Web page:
Hunting Plc, a U.K. oil-services provider, fell the most in 14 months in London trading after saying it’s “cautious” about the short-term outlook.
The company dropped 6 percent, the biggest decline since Oct. 4, 2011, to 757.5 pence by the close in the city. “The short term outlook is increasingly cautious due to the economic climate seen in a number of our operating regions,” Chief Executive Officer Dennis Proctor said today.
Hunting is seeing a switch away from natural gas and toward liquid fuel drilling, the company said today in a statement.
Schlumberger Ltd., the world’s largest oilfield-services provider, said last week it expected earnings per share to drop in the fourth quarter because of contractual delays and lower-than-expected activity in North America.
The number of U.S. oil and gas rigs declined to the lowest level since April 2011 as price drops prompted energy producers to curb drilling, according to data posted on Baker Hughes Inc.’s website. Oil rigs slid last quarter for the first time since 2009 as more efficient drilling operations and a drop in crude prices curbed companies’ demand for equipment.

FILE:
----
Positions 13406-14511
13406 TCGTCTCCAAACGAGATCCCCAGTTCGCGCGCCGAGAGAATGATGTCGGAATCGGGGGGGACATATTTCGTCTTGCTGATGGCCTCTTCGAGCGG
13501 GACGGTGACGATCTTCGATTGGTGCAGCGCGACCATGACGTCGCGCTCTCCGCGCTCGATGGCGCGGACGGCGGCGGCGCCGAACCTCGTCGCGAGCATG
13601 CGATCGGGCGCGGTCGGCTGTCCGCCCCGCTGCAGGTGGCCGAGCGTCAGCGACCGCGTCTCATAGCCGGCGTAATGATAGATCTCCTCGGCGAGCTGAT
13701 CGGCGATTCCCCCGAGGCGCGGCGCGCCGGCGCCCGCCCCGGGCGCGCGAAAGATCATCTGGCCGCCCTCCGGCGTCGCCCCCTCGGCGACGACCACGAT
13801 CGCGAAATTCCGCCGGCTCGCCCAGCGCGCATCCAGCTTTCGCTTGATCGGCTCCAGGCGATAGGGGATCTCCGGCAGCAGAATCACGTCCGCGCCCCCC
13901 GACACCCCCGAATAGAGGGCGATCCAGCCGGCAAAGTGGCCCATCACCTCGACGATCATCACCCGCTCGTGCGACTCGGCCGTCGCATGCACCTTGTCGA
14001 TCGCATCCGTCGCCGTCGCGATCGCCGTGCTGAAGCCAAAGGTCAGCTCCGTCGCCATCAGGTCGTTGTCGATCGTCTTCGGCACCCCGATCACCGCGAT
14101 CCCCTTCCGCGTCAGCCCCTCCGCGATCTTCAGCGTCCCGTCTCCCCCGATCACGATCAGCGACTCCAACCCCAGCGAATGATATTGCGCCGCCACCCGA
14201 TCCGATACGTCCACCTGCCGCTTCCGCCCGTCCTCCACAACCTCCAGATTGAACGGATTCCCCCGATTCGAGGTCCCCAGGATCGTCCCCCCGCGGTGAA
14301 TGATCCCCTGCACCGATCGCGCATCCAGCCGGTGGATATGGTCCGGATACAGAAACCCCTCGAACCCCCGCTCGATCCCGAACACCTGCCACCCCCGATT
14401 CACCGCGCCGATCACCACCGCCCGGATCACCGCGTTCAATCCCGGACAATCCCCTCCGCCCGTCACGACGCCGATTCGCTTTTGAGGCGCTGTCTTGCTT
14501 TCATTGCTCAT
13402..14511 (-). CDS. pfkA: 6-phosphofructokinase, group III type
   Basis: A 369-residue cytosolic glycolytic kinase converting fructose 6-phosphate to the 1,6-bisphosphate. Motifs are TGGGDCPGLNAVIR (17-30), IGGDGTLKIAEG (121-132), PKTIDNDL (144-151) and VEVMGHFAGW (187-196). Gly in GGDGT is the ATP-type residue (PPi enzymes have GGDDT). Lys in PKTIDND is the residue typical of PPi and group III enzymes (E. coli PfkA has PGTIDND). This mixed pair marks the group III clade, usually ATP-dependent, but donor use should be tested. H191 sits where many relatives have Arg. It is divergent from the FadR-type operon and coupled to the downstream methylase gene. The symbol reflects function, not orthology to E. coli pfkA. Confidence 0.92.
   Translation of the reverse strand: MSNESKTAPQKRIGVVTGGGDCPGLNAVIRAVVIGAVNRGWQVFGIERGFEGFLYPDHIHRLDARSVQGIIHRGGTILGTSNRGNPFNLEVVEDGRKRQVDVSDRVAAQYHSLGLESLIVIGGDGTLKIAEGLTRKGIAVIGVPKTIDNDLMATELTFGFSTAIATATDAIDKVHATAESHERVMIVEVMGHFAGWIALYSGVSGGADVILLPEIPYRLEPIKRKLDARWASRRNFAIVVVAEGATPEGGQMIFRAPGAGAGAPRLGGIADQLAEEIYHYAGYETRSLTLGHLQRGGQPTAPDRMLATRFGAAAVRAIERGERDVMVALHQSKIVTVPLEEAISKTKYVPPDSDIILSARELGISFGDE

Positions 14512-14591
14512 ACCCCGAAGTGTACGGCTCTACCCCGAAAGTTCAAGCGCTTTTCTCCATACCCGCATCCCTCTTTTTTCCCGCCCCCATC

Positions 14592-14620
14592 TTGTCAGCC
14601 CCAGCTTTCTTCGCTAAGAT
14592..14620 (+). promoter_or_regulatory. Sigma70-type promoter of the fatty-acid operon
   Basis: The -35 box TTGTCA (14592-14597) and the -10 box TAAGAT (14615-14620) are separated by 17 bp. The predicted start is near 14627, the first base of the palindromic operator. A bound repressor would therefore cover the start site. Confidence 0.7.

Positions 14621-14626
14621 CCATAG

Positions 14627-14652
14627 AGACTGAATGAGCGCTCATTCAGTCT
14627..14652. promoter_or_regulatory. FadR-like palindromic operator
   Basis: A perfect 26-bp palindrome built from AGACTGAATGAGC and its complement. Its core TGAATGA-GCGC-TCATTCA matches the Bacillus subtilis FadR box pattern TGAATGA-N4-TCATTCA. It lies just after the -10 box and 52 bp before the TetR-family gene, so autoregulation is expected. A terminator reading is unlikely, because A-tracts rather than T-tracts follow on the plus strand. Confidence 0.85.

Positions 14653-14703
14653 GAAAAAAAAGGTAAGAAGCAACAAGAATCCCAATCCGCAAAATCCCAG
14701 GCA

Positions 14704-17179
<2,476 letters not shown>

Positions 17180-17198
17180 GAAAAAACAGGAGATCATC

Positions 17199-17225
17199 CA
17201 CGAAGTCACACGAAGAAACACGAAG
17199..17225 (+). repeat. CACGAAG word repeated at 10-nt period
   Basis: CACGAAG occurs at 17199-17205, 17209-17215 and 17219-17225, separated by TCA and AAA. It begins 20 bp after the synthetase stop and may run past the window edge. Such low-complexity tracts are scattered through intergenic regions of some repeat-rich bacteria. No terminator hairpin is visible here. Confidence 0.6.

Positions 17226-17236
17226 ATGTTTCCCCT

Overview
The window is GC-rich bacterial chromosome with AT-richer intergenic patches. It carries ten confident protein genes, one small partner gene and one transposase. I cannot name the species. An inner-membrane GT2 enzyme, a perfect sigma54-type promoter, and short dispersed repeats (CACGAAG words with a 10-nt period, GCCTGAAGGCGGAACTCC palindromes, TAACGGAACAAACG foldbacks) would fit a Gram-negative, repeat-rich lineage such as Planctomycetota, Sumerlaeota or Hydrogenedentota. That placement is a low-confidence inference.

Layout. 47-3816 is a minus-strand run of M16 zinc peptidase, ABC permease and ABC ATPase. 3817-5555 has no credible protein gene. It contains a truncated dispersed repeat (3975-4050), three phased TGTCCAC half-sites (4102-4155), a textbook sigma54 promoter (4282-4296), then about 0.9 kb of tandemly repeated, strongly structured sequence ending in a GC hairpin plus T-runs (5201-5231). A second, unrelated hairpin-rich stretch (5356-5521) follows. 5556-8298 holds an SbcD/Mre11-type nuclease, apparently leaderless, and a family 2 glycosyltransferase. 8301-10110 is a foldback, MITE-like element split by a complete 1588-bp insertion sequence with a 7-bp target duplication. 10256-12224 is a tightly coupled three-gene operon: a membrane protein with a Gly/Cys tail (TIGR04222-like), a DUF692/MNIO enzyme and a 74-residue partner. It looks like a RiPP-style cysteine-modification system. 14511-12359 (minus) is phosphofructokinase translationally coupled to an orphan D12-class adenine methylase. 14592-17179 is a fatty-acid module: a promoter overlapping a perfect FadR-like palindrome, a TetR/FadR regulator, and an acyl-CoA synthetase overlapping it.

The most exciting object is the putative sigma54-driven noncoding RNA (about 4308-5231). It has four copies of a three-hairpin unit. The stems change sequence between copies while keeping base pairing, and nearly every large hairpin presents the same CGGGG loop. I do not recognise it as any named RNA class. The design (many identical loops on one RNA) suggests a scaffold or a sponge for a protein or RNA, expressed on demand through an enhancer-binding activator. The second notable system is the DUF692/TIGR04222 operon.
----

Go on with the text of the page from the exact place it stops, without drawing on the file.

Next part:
Hunting is seeking to boost its presence in the North Sea as activity recovers from historic lows, the London-based company said. It also resolved a tax dispute in Canada on the sale of Gibson Energy in 2008, bringing in 25 million pounds in cash. Net debt was about 205 million pounds at end-November.
The short-term caution for North America “will lift as we exit the winter period,” Investec Plc said today in a note, retaining its recommendation that investors buy the stock.